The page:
AI helps determine the suicidal tendency of a person

Many people who decide to commit suicide do not behave too adequately. Someone is constantly in a sullen mood, someone else begins to behave aggressively, but it also happens that a potential suicide does not give himself away. Sometimes it happens that today a person is still having fun with friends, playing guitar and singing, and tomorrow he decides to commit suicide.

According to statistics, about 800,000 people commit suicide every year. Sometimes it happens that the situation, because of which a person decided to die, is not at all hopeless, and if someone spoke to a potential suicide before his death, then the person would simply abandon his idea. Now scientists at Carnegie Mellon University are developing a neural network that can predict when a person decides to kill himself.

According to scientists, when a person makes such a decision, certain areas of the brain are involved. “Our last job is to identify brain iterations that are associated with suicidal tendencies,” said Marcel Just, one of the representatives of the project. “This gives us the opportunity to open the window to the brain and see how the brain of a potential suicide works.”

In the course of previous research papers, Just and his colleagues created computer models of the brain for mapping individual sites responsible for certain thoughts and moods. In particular, they were able to identify the signature of sadness, shame, anger and other negative emotions.

The group of volunteers who took part in the project was small - only 34 people. Of these, 17 patients had suicidal tendencies (about half of the participants in this group attempted to commit suicide earlier) and 17 people were completely normal, without suicidal tendencies.

Next, participants underwent an operation such as functional magnetic resonance imaging. During the scan, the volunteer showed 10 cards with words related to suicide (despair, hopelessness, lifelessness), 10 cards with positive words (for example, “carefree”) and 10 cards with just words with negative emotional overtones (“problem”).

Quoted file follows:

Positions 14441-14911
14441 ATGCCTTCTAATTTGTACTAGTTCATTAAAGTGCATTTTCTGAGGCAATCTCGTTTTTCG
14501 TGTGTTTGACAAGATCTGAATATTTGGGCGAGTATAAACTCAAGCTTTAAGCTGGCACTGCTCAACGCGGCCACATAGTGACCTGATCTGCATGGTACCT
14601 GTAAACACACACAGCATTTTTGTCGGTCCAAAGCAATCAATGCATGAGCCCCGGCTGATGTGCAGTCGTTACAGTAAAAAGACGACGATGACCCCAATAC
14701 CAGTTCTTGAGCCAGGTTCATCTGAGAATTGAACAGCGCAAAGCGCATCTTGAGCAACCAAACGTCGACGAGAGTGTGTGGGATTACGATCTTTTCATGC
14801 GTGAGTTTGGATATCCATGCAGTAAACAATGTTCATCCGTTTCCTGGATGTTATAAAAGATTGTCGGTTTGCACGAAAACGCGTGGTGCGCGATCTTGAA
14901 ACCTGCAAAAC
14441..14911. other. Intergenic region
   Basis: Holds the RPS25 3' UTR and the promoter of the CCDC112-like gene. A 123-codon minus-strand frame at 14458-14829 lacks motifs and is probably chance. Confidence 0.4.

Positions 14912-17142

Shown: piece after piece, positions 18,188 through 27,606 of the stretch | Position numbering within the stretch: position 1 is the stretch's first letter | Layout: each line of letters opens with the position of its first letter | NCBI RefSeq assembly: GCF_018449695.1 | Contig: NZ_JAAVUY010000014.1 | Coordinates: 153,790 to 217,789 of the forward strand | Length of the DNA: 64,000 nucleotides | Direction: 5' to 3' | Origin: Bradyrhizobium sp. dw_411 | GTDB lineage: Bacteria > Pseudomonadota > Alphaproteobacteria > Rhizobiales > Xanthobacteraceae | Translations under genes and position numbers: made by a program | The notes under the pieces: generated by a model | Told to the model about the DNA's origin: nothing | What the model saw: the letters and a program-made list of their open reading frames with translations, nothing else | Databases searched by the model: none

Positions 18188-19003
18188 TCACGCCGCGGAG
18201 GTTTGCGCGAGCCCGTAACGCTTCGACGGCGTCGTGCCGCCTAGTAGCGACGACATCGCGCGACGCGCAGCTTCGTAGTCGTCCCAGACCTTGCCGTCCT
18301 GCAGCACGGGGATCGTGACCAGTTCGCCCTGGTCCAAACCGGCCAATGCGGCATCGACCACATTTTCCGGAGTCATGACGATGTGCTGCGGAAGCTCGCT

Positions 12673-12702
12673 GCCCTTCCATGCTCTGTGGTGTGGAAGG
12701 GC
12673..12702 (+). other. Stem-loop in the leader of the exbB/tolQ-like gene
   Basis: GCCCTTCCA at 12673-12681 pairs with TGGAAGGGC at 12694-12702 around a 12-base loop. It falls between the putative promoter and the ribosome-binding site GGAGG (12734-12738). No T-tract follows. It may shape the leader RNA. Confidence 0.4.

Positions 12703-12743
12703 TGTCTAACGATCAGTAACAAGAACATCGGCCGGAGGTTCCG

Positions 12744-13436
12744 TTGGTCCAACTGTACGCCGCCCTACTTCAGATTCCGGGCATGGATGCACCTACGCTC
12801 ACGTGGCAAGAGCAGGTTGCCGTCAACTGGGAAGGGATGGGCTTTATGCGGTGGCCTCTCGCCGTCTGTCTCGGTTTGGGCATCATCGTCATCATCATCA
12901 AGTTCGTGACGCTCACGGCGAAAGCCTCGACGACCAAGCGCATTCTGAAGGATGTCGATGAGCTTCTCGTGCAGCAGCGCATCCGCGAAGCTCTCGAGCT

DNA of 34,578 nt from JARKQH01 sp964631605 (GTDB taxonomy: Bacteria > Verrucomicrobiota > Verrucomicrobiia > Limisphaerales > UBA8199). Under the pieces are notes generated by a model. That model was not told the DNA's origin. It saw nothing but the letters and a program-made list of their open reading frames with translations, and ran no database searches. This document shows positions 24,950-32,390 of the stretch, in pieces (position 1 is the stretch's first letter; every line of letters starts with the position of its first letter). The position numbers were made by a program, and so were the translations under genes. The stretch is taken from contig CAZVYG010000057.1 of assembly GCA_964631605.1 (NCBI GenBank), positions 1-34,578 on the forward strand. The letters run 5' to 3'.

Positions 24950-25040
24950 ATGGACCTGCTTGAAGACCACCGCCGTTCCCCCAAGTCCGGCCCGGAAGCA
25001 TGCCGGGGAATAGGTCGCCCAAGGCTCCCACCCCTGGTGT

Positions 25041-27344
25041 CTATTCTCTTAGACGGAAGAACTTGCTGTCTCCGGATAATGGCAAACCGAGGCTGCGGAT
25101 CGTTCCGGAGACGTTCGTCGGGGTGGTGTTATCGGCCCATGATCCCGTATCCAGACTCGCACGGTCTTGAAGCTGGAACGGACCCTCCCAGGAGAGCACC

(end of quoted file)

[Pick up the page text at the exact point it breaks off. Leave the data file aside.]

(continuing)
After all the volunteers went through the scanning procedure, the scientists chose six terms with the maximum emotional response of the volunteers - “death”, “cruelty”, “problem”, “carelessness”, “good”, “praise”. There were also five areas of the brain, which work for the "suicides" during the demonstration of cards was different from the work of "normal" people.

Using this very small set of data, experts began to train the neural network to respond to a similar picture of the brain. At the end of the learning process, the system determined the suicidal tendency in 9 cases out of 10. In addition, the system learned to distinguish those potential suicides who had already tried to commit suicide from those who had never tried to do so. The accuracy of identification in this case was 94%. As it turned out, potential suicides give the maximum emotional response to the words “death”, “lifeless” and “carefree”.

“In the future, we will need a larger sample in order to teach the system to accurately determine suicidal behavior and to give physicians the ability to identify people with this tendency,” said David Brent of the University of Pittsburgh, who participated in the study.

According to fellow researchers, their method is interesting, but not very practical. After all, in order to distinguish a potential suicide from a normal person, doctors will have to put the patient in a scanner, make a tomogram, after which it will be possible to understand whether this person wants to kill himself or not. Yes, and scanners of this kind are far from being in all hospitals, but only in specialized ones.

In order to make their methodology more practical, its authors plan to use encephalograms to identify potential suicides. Systems for removing EEGs are much more portable, they are in almost every hospital, and their use is less problematic than working with scanners.

Whatever it was, but the work of doctors is very interesting - for the first time someone was able to show exactly how a person who has suicidal tendencies differs from an ordinary person.


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